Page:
Document Sample
                             Swimming Pools                               Wading Pools         Spa Pools
Disinfectant     Water temp.      Water temp. above 84°F., pH above
                 below 85°F.      7.7, or cyanuric acid above 30 ppm
Free Chlorine    0.5 - 5.0 ppm                1.0 - 5.0 ppm               1.0 - 5.0 ppm        2.0 - 5.0 ppm

Bromine          1.0 - 10.0 ppm               2.0 - 10.0 ppm              2.0 - 10.0 ppm       4.0 - 10.0 ppm

pH:       7.2 - 8.0 (7.2 - 7.6 recommended)    Combined chlorine: 0.5 ppm maximum
Alkalinity: 50 ppm minimum                     Cyanuric acid:   100 ppm maximum (25 - 50 ppm recommended)

Water clarity: Bottom drain must be clearly visible at all times.

Temperature: Maximum 104°F (for spas). There is no minimum temperature requirement.

Public Swimming Pools must be superchlorinated when:
   • The free chlorine residual is zero
   • The combined chlorine residual is more than 0.5 ppm
   • The pool is polluted with vomit, feces, or other similar biological material

Superchlorination is the process of adding enough free chlorine residual to reach at least ten (10) times
the combined chlorine level. This free chlorine level must be maintained for one complete turnover (6
hours for a swimming pool; 2 hours for a wading pool; 30 minutes for a spa). The pool must remain closed
until the free chlorine residual is below 5.0 ppm. Higher disinfection levels are required for fecal accidents.

Critical Items. A public swimming pool must be closed immediately for any of the following items
    • Gate not self-latching and/or self-closing from any position;
    • Main drain not clearly visible and/or secure;
    • Free disinfectant residual below the specified level;
    • Total disinfectant residual above 10 ppm;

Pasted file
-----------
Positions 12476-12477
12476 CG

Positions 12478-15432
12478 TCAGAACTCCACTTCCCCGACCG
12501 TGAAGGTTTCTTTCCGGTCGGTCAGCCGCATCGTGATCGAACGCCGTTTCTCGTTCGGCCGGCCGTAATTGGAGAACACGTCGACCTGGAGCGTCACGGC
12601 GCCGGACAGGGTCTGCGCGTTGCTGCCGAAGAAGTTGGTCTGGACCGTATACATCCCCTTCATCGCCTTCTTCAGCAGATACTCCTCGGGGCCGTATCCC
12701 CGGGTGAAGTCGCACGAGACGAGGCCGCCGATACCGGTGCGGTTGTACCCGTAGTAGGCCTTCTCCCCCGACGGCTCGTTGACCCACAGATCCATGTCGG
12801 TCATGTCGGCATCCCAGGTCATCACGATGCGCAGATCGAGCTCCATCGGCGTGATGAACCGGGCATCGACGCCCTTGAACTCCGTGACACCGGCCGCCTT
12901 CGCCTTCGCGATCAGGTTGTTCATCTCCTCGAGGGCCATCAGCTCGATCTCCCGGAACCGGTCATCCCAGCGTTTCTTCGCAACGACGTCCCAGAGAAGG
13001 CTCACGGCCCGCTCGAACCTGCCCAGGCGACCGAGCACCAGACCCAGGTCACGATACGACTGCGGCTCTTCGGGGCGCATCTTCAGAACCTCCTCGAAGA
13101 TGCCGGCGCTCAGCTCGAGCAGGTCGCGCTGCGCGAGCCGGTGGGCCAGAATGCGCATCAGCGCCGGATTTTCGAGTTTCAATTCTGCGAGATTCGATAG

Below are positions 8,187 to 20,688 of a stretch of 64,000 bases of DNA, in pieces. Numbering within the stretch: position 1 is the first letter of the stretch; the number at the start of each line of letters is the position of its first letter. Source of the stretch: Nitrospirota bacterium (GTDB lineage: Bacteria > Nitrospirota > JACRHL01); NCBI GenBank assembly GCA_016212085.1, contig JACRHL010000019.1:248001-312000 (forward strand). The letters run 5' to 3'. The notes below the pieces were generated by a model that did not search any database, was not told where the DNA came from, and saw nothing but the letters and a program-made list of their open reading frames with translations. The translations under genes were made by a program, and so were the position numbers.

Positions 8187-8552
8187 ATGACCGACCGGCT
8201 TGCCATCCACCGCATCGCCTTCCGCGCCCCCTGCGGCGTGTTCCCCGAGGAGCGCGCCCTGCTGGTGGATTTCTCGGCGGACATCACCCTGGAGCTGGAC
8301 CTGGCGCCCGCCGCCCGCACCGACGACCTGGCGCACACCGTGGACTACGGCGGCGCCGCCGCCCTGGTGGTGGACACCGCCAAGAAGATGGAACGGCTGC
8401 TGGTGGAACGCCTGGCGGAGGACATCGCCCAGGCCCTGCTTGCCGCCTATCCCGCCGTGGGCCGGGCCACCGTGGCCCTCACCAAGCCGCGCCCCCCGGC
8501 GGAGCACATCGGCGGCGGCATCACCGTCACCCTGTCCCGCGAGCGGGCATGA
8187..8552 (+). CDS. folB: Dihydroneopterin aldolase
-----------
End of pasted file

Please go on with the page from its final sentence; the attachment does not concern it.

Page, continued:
• A dangerous condition exists within the water (ex. broken glass, vomit, feces, etc.);
    • Any lifesaving equipment that is missing, inoperable, not accessible, or in poor repair (see next item)
Closure of a public swimming pool is the responsibility of the pool operator.

One (1) unit of lifesaving equipment is required for every 2000 sq. feet of pool surface area.
A unit of lifesaving equipment consists of:
   • A lifepole or shepherd’s crook with a blunted end and a minimum fixed length of 12 feet.
   • A ring buoy attached to a rope 1.5 times the width of the pool, but not longer than 60 feet.

All pool incidents that require assistance from emergency personnel must be reported to the
Public Health Department by the end of the next business day.

Certified Pool Operator (CPO) responsibilities:
   • Test water chemistry results daily. Record these test results in a log sheet;
   • Adjust water chemistry to meet requirements;
   • Maintain filters, gauges, flow meters, piping, and other operational equipment;
   • Post your certificate (CPO Certification is valid for five (5) years)

Plan Review Required. A public pool shall not be constructed or altered until plans and specifications have
been submitted to and approved by the Minnesota Health Department Health. The CPO must inform the
Health Department upon completion of the plan to determine compliance with Minn. Rules Chapter 4717.

Outdoor Pools. Outdoor pools must receive an inspection and approval by the Public Health Department
before opening for the season.